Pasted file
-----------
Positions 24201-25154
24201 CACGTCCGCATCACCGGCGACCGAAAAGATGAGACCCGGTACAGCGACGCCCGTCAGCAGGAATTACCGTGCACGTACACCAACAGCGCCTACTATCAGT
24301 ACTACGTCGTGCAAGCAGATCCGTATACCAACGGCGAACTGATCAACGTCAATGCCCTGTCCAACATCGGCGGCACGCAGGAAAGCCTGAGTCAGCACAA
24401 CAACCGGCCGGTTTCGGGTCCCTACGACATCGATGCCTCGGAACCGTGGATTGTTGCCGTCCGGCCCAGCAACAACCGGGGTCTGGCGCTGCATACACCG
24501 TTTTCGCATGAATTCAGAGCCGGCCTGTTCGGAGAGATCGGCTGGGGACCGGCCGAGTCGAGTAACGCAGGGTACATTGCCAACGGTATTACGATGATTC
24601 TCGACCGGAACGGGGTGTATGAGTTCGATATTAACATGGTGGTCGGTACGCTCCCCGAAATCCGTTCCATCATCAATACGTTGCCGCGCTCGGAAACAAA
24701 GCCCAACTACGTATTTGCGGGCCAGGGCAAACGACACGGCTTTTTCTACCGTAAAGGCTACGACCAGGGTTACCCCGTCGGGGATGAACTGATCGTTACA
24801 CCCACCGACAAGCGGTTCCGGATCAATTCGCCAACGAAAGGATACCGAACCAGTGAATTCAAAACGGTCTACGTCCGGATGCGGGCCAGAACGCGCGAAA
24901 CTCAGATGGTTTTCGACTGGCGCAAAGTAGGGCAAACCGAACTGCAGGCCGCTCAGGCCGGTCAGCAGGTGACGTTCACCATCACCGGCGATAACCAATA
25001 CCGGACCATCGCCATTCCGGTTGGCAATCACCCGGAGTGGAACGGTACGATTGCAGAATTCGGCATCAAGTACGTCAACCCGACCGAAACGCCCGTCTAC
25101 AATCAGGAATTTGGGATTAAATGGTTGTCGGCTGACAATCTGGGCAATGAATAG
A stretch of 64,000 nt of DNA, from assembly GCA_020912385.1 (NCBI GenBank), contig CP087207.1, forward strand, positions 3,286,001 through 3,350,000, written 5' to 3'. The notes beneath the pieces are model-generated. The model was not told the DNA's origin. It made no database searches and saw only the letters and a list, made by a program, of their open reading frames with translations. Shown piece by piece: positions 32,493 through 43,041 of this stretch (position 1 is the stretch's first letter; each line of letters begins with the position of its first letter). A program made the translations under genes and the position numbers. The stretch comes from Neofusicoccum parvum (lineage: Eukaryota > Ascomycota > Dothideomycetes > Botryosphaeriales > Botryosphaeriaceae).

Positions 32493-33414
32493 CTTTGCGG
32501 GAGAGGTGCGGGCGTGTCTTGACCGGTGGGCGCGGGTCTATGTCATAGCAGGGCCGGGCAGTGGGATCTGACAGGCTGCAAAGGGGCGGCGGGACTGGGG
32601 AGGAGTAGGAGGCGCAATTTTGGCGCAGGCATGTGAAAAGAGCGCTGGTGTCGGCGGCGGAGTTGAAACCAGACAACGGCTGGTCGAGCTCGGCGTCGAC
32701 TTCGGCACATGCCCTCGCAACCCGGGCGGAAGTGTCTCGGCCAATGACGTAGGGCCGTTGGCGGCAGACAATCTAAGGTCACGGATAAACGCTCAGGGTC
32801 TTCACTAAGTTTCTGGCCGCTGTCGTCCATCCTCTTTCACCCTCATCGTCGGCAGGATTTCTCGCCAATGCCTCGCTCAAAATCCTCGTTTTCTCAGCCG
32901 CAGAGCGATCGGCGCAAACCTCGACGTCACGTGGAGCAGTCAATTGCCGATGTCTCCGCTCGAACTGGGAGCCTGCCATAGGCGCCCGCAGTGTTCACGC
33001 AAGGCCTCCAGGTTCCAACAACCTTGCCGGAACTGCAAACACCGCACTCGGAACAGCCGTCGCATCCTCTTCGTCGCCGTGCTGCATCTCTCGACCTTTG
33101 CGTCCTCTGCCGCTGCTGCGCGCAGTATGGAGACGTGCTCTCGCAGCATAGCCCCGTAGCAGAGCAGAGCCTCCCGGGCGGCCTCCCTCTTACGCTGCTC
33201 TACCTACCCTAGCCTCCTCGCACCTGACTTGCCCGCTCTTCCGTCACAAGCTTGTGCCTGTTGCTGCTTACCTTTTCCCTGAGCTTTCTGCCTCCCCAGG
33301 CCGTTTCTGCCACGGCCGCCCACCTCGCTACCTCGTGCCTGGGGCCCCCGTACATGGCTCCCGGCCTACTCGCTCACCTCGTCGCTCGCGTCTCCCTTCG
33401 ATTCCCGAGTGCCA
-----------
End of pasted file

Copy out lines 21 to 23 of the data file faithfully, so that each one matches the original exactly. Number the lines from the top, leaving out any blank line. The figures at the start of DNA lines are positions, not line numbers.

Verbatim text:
33101 CGTCCTCTGCCGCTGCTGCGCGCAGTATGGAGACGTGCTCTCGCAGCATAGCCCCGTAGCAGAGCAGAGCCTCCCGGGCGGCCTCCCTCTTACGCTGCTC
33201 TACCTACCCTAGCCTCCTCGCACCTGACTTGCCCGCTCTTCCGTCACAAGCTTGTGCCTGTTGCTGCTTACCTTTTCCCTGAGCTTTCTGCCTCCCCAGG
33301 CCGTTTCTGCCACGGCCGCCCACCTCGCTACCTCGTGCCTGGGGCCCCCGTACATGGCTCCCGGCCTACTCGCTCACCTCGTCGCTCGCGTCTCCCTTCG